Cyprus Mail
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Focus on single official in sport funding scandal

By Constantinos Psillides

A SOLE high ranking official with the Cyprus Sports Organisation (CSO) appears to be behind the misappropriation of funds at the semi-governmental organisation – including transferring money from the employees’ pension fund to a private account – according to a government source.

The daily Simerini run a story on Sunday focusing on a single official which was based on an official letter sent by the CSO employees’ union dated March 11, 2015. The irregularities were first reported in the auditor general’s annual report last year.

The daily claims – based on the letter – that from 2006 to 2012 around €1,765,000 went missing from the employees’ pension fund. Around €375,000 has to do with money not included in the organisation’s budget by accident while €860,000 was reported to have been paid out by the state to CSO but was never deposited in the organisation’s bank account.

It was also reported that money was transferred to one official’s bank account without the CSO board being notified first.

“Almost all irregularities mentioned in the news report and the employee letter has to do with a high ranking official of the organisation. It is up to the attorney general and the police to decide how they should proceed on the matter,” the source told the Cyprus Mail on Monday.

Justice Minister Ionas Nicolaou, commenting on Sunday, said that “it appears that some people were partying with CSO’s money” and added that the era of impunity is over.

Additionally, the daily reported on a number of other irregularities like reimbursing for over-the-top travel expenses and covering the cost of friends and family members accompanying officials in business trips.

Klea Hadjistefanou-Papaellina, CSO’s chairman, issued a statement on Monday saying that all paperwork relevant to the case had been forwarded to the competent authorities.

“There is no need to discuss a case that is being handled by the police. Our role as a board appointed in 2014 was to facilitate the investigation, which we did,” read the statement.

She refused to comment further during a Monday radio show on CyBC radio, explaining that she could not comment on an ongoing case.

All irregularities concerning the CSO were included in the auditor general’s annual report, with the exception of the pension fund misappropriation that does not fall within the auditor general’s authority.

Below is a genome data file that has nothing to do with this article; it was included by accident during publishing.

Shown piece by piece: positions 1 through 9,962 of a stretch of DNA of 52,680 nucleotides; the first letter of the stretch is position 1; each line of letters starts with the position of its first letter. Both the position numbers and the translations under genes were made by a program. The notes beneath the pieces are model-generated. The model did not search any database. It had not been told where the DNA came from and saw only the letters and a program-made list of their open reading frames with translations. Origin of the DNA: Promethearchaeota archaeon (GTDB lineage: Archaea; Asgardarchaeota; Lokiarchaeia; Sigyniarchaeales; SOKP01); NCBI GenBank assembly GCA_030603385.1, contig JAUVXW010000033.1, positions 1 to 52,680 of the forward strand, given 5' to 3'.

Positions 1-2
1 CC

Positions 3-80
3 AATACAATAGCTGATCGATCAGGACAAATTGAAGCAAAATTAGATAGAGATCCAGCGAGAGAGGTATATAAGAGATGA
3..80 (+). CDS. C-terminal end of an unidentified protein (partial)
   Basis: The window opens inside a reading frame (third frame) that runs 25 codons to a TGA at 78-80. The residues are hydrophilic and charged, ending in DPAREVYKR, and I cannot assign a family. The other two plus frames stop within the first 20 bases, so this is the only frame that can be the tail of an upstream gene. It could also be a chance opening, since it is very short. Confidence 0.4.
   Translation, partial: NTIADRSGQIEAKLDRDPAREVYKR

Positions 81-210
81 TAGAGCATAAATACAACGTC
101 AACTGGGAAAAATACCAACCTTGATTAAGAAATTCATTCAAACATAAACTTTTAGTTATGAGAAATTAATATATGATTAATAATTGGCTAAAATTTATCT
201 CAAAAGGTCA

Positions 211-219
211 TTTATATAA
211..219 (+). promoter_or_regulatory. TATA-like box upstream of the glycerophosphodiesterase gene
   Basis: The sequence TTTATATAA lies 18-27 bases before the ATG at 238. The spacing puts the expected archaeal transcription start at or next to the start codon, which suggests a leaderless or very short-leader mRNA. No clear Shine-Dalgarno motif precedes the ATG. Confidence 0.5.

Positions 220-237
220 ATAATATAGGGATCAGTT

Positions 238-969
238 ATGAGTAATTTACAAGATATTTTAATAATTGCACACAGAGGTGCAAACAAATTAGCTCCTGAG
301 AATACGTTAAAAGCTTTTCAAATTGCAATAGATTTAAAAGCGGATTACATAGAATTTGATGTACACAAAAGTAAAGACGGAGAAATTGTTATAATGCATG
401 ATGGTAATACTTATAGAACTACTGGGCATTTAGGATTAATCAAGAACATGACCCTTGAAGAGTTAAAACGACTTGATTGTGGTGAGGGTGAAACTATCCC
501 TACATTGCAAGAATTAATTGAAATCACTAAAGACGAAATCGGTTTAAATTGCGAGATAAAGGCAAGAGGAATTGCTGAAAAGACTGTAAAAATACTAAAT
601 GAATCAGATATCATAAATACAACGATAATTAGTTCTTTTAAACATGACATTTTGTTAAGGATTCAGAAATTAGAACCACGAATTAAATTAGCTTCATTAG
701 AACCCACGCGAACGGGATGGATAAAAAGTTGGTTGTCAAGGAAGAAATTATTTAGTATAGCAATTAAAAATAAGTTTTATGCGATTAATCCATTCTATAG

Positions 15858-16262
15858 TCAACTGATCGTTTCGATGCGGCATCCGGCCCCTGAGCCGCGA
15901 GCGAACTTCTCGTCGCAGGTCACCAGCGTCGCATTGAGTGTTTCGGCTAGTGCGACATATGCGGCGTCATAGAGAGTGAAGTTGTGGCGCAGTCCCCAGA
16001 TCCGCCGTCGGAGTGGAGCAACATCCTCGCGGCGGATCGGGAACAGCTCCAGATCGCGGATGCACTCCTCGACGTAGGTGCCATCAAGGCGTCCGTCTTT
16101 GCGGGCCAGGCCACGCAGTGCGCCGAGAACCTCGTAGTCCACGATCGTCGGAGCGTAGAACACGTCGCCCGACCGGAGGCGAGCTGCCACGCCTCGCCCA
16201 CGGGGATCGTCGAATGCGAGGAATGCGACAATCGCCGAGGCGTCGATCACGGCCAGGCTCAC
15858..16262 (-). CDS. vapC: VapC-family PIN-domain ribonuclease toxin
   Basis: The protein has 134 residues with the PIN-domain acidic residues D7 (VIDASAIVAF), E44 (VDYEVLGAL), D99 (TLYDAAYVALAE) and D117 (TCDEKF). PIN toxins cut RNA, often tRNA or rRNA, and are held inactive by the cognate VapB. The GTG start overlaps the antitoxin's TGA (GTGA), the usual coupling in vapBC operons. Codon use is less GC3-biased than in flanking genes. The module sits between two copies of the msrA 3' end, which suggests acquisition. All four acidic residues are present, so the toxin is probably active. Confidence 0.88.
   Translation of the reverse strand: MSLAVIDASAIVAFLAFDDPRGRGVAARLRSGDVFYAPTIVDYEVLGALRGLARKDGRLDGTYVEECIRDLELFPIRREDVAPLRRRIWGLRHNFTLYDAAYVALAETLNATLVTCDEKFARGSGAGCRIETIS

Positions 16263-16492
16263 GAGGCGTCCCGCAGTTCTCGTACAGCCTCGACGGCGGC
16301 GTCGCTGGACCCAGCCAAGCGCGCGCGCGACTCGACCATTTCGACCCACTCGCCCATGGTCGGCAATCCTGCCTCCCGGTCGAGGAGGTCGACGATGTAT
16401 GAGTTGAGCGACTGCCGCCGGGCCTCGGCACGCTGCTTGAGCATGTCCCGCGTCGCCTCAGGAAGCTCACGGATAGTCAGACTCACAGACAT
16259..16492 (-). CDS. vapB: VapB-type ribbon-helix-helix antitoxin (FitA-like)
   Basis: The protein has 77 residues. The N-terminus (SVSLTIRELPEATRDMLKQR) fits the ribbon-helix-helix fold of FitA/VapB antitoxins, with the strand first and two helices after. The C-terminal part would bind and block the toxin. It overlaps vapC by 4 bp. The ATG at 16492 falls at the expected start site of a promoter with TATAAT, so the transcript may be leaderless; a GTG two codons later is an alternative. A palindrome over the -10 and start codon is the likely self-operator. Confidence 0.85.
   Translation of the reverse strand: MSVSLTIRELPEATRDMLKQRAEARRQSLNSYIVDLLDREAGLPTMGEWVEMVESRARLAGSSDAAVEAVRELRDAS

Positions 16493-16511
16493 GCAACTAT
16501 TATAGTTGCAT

The case file was sent by the AG’s office and is currently with the state law office.

 

 

 

By Constantinos Psillides

 

A SOLE high ranking official with the Cyprus Sports Organisation (CSO) appears to be behind the misappropriation of funds at the semi-governmental organisation – including transferring money from the employees’ pension fund to a private account – according to a government source.

The daily Simerini run a story on Sunday focusing on a single official which was based on an official letter sent by the CSO employees’ union dated March 11, 2015. The irregularities were first reported in the auditor general’s annual report last year.

The daily claims – based on the letter – that from 2006 to 2012 around €1,765,000 went missing from the employees’ pension fund. Around €375,000 has to do with money not included in the organisation’s budget by accident while €860,000 was reported to have been paid out by the state to CSO but was never deposited in the organisation’s bank account.

It was also reported that money was transferred to one official’s bank account without the CSO board being notified first.

“Almost all irregularities mentioned in the news report and the employee letter has to do with a high ranking official of the organisation. It is up to the attorney general and the police to decide how they should proceed on the matter,” the source told the Cyprus Mail on Monday.

Justice Minister Ionas Nicolaou, commenting on Sunday, said that “it appears that some people were partying with CSO’s money” and added that the era of impunity is over.

Additionally, the daily reported on a number of other irregularities like reimbursing for over-the-top travel expenses and covering the cost of friends and family members accompanying officials in business trips.

Klea Hadjistefanou-Papaellina, CSO’s chairman, issued a statement on Monday saying that all paperwork relevant to the case had been forwarded to the competent authorities.

“There is no need to discuss a case that is being handled by the police. Our role as a board appointed in 2014 was to facilitate the investigation, which we did,” read the statement.

She refused to comment further during a Monday radio show on CyBC radio, explaining that she could not comment on an ongoing case.

All irregularities concerning the CSO were included in the auditor general’s annual report, with the exception of the pension fund misappropriation that does not fall within the auditor general’s authority.

The case file was sent by the AG’s office and is currently with the state law office.

 

 

 

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